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Monday, June 10, 2024



Originally posted on 8/1/09


How much fun can one movie be? MUTANT CHRONICLES (2008) does its all-out damnedest to answer that question. A sumptuous mix of model work, mattes, some CGI, tons of green screen, and full-size sets, with marauding monsters, gore galore, and a retro-futuristic steampunk atmosphere that's a joy to behold, it's the kind of flick that gets my geek blood racing and makes me glad I never outgrew this kind of stuff.

The prologue tells of a terrible machine that comes from outer space ages ago, sets up subterranean shop, and starts turning humans into killer mutants. A brotherhood of sword-wielding monks somehow defeats the mutants and seals the pit which houses the machine. Thousands of years later, in our own post-apocalyptic future (or an alternate version thereof), the world is divided into four huge corporations that are constantly at war over global resources, and during one particularly furious battle the pit is uncovered, the seal is broken, and the mutant factory starts turning people into monsters again.

As millions of refugees (those who can afford it, anyway) are fleeing the planet in spaceships, the current leader of the monks, Brother Samuel (Ron Perlman), assembles a ragtag group of hardcore soldiers from different countries to make their way underground and try to shut down the machine. To get there they have to enter an ancient underground metropolis and descend into the earth via a skyscraper that's been buried by the sands of time. Two things stand in their way--lots and lots of mutants, and the fact that Brother Samuel's holy book, the Mutant Chronicles, tells them everything they need to know about deactivating the machine (or blowing it up--they're not quite sure) except the location of the key needed to do so.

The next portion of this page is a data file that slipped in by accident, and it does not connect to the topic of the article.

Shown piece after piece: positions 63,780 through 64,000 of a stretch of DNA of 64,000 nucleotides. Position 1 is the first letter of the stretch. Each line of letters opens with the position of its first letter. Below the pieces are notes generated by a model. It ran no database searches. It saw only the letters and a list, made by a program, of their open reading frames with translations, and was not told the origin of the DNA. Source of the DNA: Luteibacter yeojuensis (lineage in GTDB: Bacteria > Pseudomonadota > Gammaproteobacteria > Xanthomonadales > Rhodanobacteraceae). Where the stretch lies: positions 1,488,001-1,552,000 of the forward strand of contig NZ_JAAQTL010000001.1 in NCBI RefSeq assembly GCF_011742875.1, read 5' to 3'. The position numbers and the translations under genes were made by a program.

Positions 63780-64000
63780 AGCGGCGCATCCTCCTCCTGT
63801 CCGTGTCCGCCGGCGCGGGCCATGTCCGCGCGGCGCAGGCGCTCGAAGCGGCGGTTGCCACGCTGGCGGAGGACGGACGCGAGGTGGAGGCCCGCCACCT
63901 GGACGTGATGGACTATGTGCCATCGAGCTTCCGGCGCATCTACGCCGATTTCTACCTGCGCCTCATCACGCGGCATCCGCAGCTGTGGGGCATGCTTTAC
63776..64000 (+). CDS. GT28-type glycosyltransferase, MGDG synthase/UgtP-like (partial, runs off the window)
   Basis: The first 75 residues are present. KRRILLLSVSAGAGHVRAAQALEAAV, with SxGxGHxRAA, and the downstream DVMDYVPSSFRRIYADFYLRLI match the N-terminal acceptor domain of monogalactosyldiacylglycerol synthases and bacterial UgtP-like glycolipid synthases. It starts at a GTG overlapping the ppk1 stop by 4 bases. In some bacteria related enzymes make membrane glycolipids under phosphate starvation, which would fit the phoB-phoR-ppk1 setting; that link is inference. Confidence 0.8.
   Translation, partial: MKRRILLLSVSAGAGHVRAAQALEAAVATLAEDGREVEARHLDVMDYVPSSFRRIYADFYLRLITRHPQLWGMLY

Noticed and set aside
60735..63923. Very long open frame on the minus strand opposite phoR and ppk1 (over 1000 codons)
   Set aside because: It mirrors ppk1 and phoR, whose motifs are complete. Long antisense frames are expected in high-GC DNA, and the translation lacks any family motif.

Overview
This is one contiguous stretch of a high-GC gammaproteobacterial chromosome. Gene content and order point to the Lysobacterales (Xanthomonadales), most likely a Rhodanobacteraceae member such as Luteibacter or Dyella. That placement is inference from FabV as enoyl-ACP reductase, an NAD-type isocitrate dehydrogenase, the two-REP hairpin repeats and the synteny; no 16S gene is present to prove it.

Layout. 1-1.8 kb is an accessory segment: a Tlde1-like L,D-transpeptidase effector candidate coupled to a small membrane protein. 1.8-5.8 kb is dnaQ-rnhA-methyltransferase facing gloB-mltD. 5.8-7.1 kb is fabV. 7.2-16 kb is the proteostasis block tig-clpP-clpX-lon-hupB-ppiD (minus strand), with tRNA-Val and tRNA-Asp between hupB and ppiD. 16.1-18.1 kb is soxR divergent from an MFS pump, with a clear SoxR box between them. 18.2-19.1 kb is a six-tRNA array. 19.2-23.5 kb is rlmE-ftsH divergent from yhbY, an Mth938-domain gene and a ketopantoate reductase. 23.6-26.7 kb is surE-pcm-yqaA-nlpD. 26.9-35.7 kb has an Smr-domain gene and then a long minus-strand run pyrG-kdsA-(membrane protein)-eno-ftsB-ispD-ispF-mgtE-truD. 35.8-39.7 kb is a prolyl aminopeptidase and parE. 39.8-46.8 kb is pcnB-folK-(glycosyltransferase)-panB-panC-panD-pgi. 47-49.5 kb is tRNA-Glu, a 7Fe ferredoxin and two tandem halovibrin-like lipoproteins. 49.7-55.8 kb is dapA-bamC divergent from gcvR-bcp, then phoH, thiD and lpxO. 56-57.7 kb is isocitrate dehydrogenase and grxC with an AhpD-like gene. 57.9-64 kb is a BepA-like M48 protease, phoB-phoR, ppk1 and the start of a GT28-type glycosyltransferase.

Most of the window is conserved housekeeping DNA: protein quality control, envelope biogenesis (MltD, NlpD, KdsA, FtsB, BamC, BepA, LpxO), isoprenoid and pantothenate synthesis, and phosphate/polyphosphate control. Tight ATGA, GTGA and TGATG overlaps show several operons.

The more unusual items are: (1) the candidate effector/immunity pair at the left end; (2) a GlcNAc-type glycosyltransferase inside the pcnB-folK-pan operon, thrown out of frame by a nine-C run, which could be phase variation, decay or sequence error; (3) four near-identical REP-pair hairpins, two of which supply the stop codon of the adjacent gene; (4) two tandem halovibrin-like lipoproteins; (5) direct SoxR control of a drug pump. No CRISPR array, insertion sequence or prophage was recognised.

In a way, it's a darker and grungier variation on the "Lord of the Rings" trilogy smashed together into one blood-and-thunder pulp sci-fi epic, done on a budget that probably wouldn't have gotten Frodo and his pals halfway out of the Shire. The sometimes makeshift special effects artistry, which uses just about every technique in the book, displays a great deal of imagination and resourcefulness and is a feast for the eyes of anyone not jaded by slick, mega-budget perfection.

A good example of this is the opening battle sequence, which combines World War I trench warfare, nuts-and-bolts futuristic hardware, and a retro look similar to that of Michael Radford's 1984. It's a beautiful sequence that introduces Sean Pertwee's Capt. Nathan Rooker and Thomas Jane's Major "Mitch" Hunter, two cynical, world-weary soldiers whose only cause is survival. Mitch finds himself in a desperate hand-to-hand struggle with an enemy officer from the Bauhaus corporation, the aristocratic Lt. Maximillian von Steiner (Benno Fürmann), which is cut short by a wave of attacking mutants. At that point national conflicts fly out the window as the humans suddenly must band together against the mutant onslaught in the first of several outlandishly gory and delightfully splattery sequences.